In poker's old days -- that's about three years ago -- much of what many people understood about the game they learned from a Kenny Rogers song.
You had to know when to hold 'em, know when to fold 'em, know when to walk away. Right?
Well, the lyrical advice in that poignant old ballad was basically on target, but today a whole lot of folks are serious about figuring out exactly when they should be holdin' and foldin' and walkin'.
Some professional players have observed that poker is a game that takes an afternoon to learn and a lifetime to master. So, just as Rogers' fading gambler offered his young companion guidance, we'll try to give you some advice.
The game that has been featured on most television poker shows is Texas Hold 'em. And until it was popularized on ESPN broadcasts of the World Series of Poker -- where participation in the main event jumped from 839 players in 2003 to 5,619 last summer -- it was probably the least known of the basic poker games.
Draw poker, where players get to discard some of their original cards for new ones, and stud games, where players are dealt some combination of facedown and exposed cards, were traditionally much more popular, especially in the East.
But Texas Hold 'em, particularly the no-limit variety where there is no cap on betting, has grabbed the limelight because of its deceptive simplicity (see accompanying story) and dramatic turns of fortune.
But within this seemingly uncomplicated game reside layers of probabilities and psychology that give the game the delectable balance of science and art, like that found in an extraordinary wine.
Before we go any further, a disclaimer:
For any would-be player, an issue to consider is the legality of any poker game -- including ones at home -- that include cash wagering.
Gambling is usually a state issue, and sometimes, municipal jurisdictions have their own ordinances. Last year, a poker club in Baltimore was the target of a high-profile raid by city police. Players were not prosecuted because of a procedural error, but operators still face charges. Home card-playing involving small stakes generally has been immune from enforcement, but authorities have said even those games can be violations.
That said, the popularity of the game in private homes, online and at gambling establishments like casinos is only increasing, and poker can be fun to learn and play even when only piles of colorful chips or play money is at stake.
Begin with a book. There are many good reads on the game. One that many players have started with is Winning Low Limit Hold 'em by Lee Jones, who is also associated with the online poker Web site PokerStars. For tournament play, Anne Arundel County accountant Steve Dannenmann, who finished second and won $4.25 million in the 2005 World Series of Poker main event in Las Vegas, recommends Harrington on Hold 'em -- Expert Strategy for No Limit Tournaments: Strategic Play (Vol. 1) by respected pro Dan Harrington and Bill Robertie.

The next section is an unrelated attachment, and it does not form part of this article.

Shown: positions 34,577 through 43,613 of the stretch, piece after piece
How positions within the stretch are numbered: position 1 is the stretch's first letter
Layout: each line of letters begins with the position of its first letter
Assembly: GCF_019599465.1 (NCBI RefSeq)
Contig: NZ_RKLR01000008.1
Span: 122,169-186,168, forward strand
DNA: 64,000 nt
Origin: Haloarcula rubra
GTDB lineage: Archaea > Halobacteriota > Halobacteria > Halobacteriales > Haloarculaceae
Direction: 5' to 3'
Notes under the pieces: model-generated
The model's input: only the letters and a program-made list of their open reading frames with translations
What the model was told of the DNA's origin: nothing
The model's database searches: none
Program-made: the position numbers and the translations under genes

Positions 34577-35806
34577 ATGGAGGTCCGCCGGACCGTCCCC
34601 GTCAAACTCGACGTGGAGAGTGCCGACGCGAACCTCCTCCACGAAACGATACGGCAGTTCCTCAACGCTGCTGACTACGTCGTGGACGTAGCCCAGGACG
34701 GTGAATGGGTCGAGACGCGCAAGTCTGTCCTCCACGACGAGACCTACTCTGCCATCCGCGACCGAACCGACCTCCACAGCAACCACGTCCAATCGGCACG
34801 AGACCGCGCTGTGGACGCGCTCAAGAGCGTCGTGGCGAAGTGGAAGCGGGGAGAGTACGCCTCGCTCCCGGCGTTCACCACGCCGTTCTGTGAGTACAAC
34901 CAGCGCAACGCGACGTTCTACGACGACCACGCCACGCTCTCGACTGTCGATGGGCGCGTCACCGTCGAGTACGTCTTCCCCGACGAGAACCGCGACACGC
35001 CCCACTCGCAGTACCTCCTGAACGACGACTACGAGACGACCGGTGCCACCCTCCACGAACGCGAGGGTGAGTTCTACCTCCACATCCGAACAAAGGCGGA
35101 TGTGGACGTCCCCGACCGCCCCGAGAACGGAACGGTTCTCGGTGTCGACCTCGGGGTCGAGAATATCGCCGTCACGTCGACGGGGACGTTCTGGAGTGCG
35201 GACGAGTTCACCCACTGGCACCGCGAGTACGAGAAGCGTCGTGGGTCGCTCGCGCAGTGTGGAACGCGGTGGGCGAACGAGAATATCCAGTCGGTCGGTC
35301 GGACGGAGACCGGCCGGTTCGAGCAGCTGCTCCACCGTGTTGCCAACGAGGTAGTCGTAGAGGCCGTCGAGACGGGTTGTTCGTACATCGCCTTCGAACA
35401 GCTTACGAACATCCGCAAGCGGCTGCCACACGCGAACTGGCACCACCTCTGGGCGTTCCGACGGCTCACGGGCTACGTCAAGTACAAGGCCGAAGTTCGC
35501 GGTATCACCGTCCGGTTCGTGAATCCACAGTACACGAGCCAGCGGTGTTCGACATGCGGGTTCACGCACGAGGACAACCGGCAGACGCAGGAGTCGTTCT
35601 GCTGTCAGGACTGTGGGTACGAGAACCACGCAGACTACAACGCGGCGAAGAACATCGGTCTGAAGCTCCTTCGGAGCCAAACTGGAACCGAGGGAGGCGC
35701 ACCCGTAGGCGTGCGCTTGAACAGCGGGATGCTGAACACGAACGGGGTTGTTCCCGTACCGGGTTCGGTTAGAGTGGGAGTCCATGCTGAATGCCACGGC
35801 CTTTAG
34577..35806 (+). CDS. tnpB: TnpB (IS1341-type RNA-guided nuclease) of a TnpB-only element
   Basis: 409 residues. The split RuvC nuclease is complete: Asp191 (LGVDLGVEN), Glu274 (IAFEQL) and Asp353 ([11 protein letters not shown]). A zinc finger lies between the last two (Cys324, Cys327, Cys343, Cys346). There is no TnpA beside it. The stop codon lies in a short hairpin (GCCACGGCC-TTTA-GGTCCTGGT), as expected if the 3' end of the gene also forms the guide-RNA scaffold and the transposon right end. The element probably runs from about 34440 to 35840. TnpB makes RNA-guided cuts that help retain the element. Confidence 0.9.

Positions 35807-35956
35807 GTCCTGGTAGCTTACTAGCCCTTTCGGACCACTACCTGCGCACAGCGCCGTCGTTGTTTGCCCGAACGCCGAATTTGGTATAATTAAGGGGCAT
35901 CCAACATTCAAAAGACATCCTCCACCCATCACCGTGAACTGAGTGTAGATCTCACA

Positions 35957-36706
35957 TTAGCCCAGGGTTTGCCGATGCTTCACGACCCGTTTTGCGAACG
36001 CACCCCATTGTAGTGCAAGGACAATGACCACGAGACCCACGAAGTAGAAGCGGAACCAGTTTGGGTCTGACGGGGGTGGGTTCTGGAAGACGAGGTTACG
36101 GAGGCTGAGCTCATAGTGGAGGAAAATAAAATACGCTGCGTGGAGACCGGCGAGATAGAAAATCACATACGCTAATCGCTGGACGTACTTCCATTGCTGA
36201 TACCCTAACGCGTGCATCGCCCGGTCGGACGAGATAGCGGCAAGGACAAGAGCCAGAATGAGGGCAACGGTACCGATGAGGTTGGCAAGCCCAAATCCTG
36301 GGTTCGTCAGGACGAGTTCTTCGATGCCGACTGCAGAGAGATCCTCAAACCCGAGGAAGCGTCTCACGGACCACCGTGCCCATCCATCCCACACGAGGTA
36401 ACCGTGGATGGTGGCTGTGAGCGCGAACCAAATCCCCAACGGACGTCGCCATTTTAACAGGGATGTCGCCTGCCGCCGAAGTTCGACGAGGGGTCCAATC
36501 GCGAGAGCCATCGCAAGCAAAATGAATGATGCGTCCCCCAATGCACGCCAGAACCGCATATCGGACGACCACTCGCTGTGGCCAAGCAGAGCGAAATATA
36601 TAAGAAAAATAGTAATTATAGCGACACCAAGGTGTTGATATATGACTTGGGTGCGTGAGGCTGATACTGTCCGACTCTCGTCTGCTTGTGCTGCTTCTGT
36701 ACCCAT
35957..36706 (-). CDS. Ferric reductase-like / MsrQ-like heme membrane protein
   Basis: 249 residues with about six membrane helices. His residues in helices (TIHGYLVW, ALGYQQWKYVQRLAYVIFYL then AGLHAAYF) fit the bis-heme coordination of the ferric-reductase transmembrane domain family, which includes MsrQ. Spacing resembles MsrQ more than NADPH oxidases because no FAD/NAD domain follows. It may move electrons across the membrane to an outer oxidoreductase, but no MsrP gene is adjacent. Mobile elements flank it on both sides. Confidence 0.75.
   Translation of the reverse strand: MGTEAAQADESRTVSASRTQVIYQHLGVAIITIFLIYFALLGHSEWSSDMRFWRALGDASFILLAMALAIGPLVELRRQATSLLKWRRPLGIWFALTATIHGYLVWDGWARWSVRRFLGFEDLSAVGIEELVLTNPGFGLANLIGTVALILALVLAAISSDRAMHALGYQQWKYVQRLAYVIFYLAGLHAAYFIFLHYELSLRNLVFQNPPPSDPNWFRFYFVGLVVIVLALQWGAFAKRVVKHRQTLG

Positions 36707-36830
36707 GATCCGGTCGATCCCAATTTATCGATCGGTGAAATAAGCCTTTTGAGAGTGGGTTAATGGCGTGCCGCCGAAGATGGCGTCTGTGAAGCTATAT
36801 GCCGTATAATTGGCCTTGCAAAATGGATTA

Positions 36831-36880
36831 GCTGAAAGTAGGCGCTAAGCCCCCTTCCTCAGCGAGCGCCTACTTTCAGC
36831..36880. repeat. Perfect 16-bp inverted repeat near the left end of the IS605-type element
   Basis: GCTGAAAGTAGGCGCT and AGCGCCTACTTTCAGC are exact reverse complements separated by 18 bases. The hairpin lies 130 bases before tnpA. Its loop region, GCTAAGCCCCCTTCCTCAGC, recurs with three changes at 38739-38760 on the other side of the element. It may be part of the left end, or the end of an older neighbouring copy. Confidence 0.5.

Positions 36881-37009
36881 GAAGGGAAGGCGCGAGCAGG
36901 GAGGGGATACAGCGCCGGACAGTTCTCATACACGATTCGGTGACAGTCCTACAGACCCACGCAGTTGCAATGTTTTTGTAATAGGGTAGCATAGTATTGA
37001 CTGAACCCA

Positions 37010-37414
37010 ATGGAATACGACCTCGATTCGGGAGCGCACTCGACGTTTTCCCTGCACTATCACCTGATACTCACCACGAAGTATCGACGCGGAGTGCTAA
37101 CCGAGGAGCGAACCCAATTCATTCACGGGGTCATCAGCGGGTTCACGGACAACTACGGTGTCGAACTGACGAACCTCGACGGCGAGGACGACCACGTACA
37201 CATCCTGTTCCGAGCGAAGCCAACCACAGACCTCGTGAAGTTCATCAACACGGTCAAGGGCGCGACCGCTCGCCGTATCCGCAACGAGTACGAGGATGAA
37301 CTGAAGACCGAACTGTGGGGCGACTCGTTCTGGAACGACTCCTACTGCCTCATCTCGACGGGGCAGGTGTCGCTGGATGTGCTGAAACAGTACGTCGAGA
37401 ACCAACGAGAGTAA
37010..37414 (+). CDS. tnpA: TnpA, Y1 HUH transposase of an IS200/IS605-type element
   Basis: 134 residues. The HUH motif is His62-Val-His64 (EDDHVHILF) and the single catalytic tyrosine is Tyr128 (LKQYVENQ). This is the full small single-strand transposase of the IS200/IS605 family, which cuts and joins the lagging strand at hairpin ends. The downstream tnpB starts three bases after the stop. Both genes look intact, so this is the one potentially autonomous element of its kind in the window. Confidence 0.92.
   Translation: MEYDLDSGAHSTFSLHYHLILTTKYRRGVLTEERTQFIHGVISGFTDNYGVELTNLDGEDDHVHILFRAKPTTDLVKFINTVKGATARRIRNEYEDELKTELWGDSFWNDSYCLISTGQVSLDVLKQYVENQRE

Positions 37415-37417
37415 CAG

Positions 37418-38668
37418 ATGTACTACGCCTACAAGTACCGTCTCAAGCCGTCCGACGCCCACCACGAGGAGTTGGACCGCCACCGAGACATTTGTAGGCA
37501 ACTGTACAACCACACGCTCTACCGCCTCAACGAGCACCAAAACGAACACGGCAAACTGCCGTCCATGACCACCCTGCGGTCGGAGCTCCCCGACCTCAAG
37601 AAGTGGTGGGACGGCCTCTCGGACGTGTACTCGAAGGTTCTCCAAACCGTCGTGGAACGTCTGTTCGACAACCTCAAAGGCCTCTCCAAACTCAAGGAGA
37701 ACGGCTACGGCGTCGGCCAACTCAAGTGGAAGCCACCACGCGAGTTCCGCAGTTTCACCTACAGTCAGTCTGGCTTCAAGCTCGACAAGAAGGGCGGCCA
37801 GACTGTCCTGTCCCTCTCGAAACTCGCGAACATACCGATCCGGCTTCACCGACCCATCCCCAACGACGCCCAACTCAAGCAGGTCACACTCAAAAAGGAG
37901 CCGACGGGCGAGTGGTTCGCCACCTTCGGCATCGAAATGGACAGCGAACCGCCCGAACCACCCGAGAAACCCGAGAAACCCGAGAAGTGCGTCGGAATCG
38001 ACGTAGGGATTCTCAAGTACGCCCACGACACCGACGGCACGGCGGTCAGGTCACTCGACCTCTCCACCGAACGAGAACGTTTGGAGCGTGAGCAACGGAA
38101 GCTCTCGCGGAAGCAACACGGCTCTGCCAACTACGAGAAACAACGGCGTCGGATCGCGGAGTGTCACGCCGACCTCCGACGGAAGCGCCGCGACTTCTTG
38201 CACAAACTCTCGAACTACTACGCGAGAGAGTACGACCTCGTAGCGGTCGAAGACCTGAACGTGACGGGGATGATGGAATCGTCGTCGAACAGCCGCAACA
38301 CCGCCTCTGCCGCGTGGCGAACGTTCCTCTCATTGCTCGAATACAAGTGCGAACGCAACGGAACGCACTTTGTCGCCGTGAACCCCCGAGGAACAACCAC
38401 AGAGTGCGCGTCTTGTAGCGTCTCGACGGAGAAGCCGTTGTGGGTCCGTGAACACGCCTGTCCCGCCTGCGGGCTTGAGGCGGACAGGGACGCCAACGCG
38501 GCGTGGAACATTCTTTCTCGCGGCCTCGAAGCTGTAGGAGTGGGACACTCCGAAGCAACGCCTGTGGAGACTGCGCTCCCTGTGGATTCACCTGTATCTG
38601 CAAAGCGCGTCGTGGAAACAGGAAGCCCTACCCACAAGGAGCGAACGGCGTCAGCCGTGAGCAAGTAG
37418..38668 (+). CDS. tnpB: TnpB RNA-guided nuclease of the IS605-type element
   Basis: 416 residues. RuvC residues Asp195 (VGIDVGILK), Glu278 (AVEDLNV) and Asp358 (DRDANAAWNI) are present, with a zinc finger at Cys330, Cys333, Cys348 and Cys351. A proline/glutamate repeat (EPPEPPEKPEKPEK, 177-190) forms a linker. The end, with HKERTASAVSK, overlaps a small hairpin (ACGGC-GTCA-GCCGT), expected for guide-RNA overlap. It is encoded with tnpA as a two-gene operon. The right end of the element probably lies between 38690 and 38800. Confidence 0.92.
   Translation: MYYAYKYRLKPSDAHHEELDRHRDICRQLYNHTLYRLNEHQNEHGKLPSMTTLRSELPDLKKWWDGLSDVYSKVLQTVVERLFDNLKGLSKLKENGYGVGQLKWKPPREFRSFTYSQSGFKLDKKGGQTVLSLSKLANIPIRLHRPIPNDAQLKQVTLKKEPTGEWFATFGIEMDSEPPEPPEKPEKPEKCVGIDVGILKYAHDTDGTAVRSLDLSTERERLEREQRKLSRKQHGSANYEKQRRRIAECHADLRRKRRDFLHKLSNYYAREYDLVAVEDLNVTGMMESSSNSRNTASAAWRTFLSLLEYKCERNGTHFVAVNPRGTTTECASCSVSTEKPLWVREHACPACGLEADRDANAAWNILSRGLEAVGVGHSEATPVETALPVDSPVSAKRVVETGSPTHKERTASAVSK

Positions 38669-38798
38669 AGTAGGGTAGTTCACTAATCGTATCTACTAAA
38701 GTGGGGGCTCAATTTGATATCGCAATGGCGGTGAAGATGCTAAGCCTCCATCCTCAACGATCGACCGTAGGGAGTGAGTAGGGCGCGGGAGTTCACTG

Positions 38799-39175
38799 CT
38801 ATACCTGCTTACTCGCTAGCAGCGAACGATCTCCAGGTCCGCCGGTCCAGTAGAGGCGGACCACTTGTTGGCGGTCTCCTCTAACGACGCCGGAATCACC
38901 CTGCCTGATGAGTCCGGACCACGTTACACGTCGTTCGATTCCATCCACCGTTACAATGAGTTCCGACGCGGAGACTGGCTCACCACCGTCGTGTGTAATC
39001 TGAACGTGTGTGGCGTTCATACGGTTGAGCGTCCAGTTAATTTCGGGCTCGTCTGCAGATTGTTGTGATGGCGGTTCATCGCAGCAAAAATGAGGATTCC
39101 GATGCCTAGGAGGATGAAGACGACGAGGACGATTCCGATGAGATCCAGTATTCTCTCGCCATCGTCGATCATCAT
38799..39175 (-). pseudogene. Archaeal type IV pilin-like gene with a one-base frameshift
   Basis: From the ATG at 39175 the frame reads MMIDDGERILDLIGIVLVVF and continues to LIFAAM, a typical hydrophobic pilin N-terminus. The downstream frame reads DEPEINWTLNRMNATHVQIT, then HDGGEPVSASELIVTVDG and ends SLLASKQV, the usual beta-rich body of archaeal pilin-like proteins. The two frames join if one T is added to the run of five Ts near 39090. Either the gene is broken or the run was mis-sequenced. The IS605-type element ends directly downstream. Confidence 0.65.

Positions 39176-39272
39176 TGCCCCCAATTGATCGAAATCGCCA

"What people need to do is exercise patience," said Dannenmann, who also finished fifth in the Tournament of Champions in Las Vegas, winning $100,000.
"And they have to play tight," he added, using the poker terminology for conservative play. "And when you think you're playing too tight, play tighter. Play top-10 premium hands and you'll do well."
The premium hands that Dannenmann speaks of are the best so-called starting hands, meaning the first two facedown cards each player receives. The very best starting hand is ace-ace, followed by king-king, queen-queen and ace-king of the same suit.
When Dannenmann enjoyed his improbable run to the final table at the poker World Series main event last summer, his poker experience was limited to a home game with friends, the most informal way to enjoy the game.
Putting together a home game requires little more than a table large enough to accommodate six to 10 people, a deck of cards and some chips. For home-style tournaments, a kitchen timer is handy to keep track of betting levels, meaning when the opening bets should be raised to help force the betting action.
Just about every retailer from Wal-Mart to department stores now sells home poker sets, and one that includes 500 chips should serve for most home games. A quick survey of online auction-and-shopping site eBay showed such sets for sale for about $10. Larger sets with 1,000 chips were closer to $30. You should find poker sets in the same price range at stores.
Of course, there are many places where poker and other forms of gambling are perfectly legal. Casinos in Nevada, Atlantic City and Connecticut are just a handful of the places where players can take a seat.
Several years ago, poker rooms were disappearing from casinos because the game is not a huge revenue generator. But today, casinos are opening and expanding poker rooms because of increased demand.